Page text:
On the heels of my recent post regarding Gaetan Dugas and the origin (myths) of HIV/AIDS in the U.S. comes this 10/29 editorial from NYT science writer Donald G. McNeil, Jr.
The editorial is strange, IMO.
After recounting the facts, McNeil states that
The debunking of the Dugas myth raises a moral question: Is it right to hunt down the first case in any outbreak, to find every Patient Zero?
Actually, I am not aware of many public health ethicists who would find this an especially compelling moral question. The primary issue here is epidemiologic, not moral, IMO. Does it make good epidemiologic sense to search for the “patient zero,” for the initial human vector as to epidemic disease? Is doing so crucial for good contact tracing and public health surveillance? If it is not, then there is no moral conflict whatsoever, since we have no business tracing such initial vectors if there is no public health payoff.
If it does make good epidemiologic sense to trace the initial human vector in this way, then it seems obvious that we have moral obligations to minimize the likelihood that such tracing and surveillance stigmatizes persons. This is especially the case when dealing with vulnerable and historically oppressed populations (GLBTQ, immigrant women in early 20th c., etc.), and I have little doubt that American actors have historically failed to meet this obligation far more often than they have succeeded. But our practical failures do not equate with moral difficulties. There is not much of a moral quandary here. Either it makes epidemiologic sense to do this kind of tracing and PH surveillance or it does not.
If it does not, there is no moral problem. If it does, we have moral obligations to behave in ways that minimize the risk of stigmatizing anyone, but especially the already-disadvantaged groups that bear disproportionate disease burdens.
Nothing here is controversial in the slightest, IMO.
McNeil goes on to give an example of these apparently difficult moral questions:
Should they all be publicly named and vilified like Mary Mallon, the Irish cook who became known as Typhoid Mary and died after 23 years quarantined on an island in the East River in New York?
Umm, no. No, they should not. But if this kind of tracing is important for population health, maybe we could try doing so without publicly naming and vilifying them? This does not seem especially problematic, nor too much to ask, even if we have typically failed persons like Ms. Mallon or Mr. Dugas. Again, the moral question here just is not a difficult one, as suggested by the fact that the question McNeil poses here seems almost rhetorical.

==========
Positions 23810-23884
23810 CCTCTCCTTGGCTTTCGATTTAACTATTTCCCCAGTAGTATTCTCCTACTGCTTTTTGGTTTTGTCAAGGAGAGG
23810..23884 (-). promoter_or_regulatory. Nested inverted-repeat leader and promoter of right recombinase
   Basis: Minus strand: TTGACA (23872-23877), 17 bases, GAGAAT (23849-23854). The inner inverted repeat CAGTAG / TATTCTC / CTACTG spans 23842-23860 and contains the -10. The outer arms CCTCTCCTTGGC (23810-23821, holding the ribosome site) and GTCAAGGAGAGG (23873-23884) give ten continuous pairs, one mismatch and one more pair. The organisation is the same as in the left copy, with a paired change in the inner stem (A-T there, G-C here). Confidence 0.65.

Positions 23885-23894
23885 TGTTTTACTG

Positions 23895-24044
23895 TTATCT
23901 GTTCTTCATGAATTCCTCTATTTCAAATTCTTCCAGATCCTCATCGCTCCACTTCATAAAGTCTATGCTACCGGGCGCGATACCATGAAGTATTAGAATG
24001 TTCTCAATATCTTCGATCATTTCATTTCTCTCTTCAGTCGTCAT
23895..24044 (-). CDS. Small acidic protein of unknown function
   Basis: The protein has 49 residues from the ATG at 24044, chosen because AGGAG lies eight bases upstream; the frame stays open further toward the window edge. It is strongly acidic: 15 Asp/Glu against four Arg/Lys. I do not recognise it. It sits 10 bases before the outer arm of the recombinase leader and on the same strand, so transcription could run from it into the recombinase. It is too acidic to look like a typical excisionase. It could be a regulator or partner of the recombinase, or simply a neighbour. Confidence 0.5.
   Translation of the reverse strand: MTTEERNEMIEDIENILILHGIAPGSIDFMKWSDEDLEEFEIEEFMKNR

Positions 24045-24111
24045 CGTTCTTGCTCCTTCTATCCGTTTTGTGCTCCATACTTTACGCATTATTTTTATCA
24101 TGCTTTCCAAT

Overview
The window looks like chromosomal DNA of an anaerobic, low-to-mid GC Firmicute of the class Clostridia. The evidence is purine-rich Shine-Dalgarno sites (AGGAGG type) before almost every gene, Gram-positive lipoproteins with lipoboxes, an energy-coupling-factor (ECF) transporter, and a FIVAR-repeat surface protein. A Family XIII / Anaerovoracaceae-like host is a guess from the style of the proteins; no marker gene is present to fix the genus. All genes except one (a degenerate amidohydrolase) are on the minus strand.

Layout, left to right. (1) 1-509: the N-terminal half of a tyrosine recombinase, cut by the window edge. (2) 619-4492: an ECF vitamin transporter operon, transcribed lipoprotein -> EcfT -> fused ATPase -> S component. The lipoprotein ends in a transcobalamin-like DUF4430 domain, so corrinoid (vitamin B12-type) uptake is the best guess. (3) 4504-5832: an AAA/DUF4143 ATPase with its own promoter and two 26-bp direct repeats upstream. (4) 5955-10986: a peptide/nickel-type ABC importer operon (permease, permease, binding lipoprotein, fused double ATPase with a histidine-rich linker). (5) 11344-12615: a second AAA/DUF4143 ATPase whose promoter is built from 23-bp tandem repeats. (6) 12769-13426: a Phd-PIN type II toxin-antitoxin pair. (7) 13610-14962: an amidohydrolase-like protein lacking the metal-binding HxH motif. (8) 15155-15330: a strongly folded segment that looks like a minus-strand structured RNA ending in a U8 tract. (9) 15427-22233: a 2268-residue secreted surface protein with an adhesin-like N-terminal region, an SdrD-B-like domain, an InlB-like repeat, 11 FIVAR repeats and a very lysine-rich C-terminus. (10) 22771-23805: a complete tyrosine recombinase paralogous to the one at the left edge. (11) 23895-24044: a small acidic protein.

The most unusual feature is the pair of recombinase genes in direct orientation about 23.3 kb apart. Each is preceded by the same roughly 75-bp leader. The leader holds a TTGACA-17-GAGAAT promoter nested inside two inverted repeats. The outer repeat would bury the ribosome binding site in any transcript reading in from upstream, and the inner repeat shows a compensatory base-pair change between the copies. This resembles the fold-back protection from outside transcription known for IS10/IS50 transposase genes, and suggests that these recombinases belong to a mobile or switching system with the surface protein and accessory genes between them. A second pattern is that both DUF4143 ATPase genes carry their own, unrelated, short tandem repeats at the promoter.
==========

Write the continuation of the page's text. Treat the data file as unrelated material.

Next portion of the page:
He continues by providing the obvious answer:
Of course not, many ethicists argue. They disapprove of stigmatizing any patient, and the best preventive is to not hunt one down.
But epidemiologists disagree. To them, it is vital to trace the source of every outbreak — because that is often the only way to stop it.
Again, this seems something of a straw man. I do less with infectious disease than most public health ethicists (I focus much more on NCD), so maybe I’m wrong here. However, I am a stigma scholar, and I’m not aware of many PHEs who think the solution to structural stigma is to abandon public health surveillance entirely if such surveillance is important to population health. Of course, the solution to structural stigma is to intervene at both micro and macro levels, by (1) deploying anti-stigma mechanisms that regulate individual, person-centered interactions; and (2) address the larger social structures that fuel and perpetuate stigmas against marginalized and disadvantaged groups.
To be charitable to the author, I suppose we can say that there may well be an ethical tension between good PH surveillance and risks of stigmatizing vulnerable populations. This is why caution and good PH practice is needed. But I know of no reason why the two are incompatible, nor am I aware of any card-carrying PHE who takes such a stark position (that we must in all cases decide between good PH surveillance and no PH surveillance).
PHE is difficult enough, and there enough wicked, intractable problems around without inventing new ones that do not so qualify.